California Seeks to Eliminate SATs and ACTs... and it’s a Good Thing
Under consideration in California’s higher education system is the permanent removal of SAT and ACT scores from its admission requirements. The battle lines of the debate are forming as quickly as they are hardening.
At stake is nothing less than the choice between two different visions of the future of higher education in America, for what begins in California seldom ends there.
The right end of the political continuum charges that this is a continuing attempt by the higher education elites to thwart the decision of California voters who supported Proposition 209, which terminated the racial and ethnic preference system in admissions to California’s elite public universities.
The left end of the political continuum argues that standardized tests are too reflective of socioeconomic status and ignore the hurdles that minorities have to overcome to gain access to the best tax-supported universities.
The Right sees itself as defending against a growing deterioration of academic standards. The Left sees itself as defending a vision of social justice necessary to incorporate underserved minorities into the better parts of America’s economic fabric.
Ironically, both sides are somewhat correct; but neither side will recognize the truth inherent in the other’s position.
Studies continually show that SAT scores are positively related to college grades and graduation rates, but they are marginal at best.
Public universities face enormous pressures to create a diverse student body and then to retain it and in so doing modify standards.
You do not need a doctorate in public policy to understand the meaning of the letter that comes in a special envelope from the provost -- just before final examinations -- that reminds the faculty of the university’s “strong commitment to diversity and retention.”
Nor do you need a course in higher education administration to understand what a powerful state legislator means when he or she says that the university’s commitment to diversity is of great concern to the solons in the capitol.
Educators are clever people and there are many ways to circumvent legislated impediments to diversity and to push underserved students through the system. It would take an essay beyond the constraints of this writing to talk about sympathy grades, heavy editing, do-overs, and remediation, to flesh out just some of these mechanisms.
We have seen them all, as well as a variety of criteria for the admissions process that are sparsely related to academics.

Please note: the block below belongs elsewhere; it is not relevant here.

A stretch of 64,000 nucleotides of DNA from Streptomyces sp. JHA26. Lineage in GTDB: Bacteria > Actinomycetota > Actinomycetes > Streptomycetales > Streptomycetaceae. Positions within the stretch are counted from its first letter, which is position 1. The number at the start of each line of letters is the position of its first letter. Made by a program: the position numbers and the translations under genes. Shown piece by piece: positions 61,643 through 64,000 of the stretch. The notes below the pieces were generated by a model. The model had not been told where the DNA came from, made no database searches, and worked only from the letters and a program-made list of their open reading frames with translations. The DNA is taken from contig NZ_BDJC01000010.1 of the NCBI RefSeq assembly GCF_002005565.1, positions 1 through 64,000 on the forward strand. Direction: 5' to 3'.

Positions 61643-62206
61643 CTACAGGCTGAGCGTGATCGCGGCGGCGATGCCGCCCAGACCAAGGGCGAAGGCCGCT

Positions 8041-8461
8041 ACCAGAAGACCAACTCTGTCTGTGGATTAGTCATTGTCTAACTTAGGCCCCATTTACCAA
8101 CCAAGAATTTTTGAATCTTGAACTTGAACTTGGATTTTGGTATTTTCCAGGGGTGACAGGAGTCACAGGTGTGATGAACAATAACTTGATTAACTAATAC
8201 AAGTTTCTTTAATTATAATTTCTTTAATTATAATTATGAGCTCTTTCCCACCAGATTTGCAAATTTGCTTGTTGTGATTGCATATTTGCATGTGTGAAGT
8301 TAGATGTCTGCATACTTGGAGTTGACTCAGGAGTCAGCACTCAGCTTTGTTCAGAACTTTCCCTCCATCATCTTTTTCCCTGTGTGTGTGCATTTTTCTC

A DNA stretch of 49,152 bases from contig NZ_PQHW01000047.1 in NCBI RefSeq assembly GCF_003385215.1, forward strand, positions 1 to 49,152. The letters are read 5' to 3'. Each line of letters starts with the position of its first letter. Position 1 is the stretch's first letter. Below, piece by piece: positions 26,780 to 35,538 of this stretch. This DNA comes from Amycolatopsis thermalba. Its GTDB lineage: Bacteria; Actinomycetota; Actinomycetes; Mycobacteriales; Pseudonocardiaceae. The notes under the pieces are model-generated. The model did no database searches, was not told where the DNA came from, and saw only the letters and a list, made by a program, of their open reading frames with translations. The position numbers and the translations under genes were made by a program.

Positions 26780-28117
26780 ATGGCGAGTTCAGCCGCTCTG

Such exercises in duplicity promote neither academic standards nor social justice. Instead, they turn the system from admission to retention to graduation into a farce.
If we genuinely believe in the value of diversity and the need to overcome such impediments as structural racism, we need to acknowledge that the barriers to higher education by the underserved need to be removed directly and not through artificial and hypocritical means.
At best, the SATs predict about 25% of success in college grades. The summation of things they do not measure is more important than what they do measure.
I would suggest minimum criteria for admission to any public university based on the attainment of a high school diploma or its equivalent and a grade point average or some other measure that indicates the ability to do college work.
I would stratify applicants by income and not by race or ethnicity to remove the stigma too frequently associated with affirmative action.
The extracurricular component of admissions only serves to show that you did not need to work after school. It impedes the underprivileged in a genuine quest for social mobility. That too needs to be eliminated.
Admissions would be done by lottery from each socioeconomic pool. The larger the socioeconomic stratum of a set of applicants, the greater the percentage of students to be drawn from that pool.
Given the correlation between ethnic and racial characteristics and socioeconomic status, the lottery would generate a racial and ethnically diverse group of students while being open to the economically challenged of all groups.
No one could cast the aspersion of racial or ethnic preference because the decision-making would be based solely on economics. It would incorporate the different struggles for students facing different economic realities.
In addition, it would raise standards because it would eliminate the need for the assorted mechanisms to push students through the system to justify a tainted and often hypocritical admissions process.
High achievers with high test scores could still be incorporated in a special pool for financial assistance based on merit or simply as a special pool of talent.
Most of all, it would transform the higher education system as a true means of socio-economic mobility for the underserved without the creation of racial and ethnic stigmas.
Abraham H. Miller is an emeritus professor of political science, University of Cincinnati, and a distinguished fellow with the Haym Salomon Center.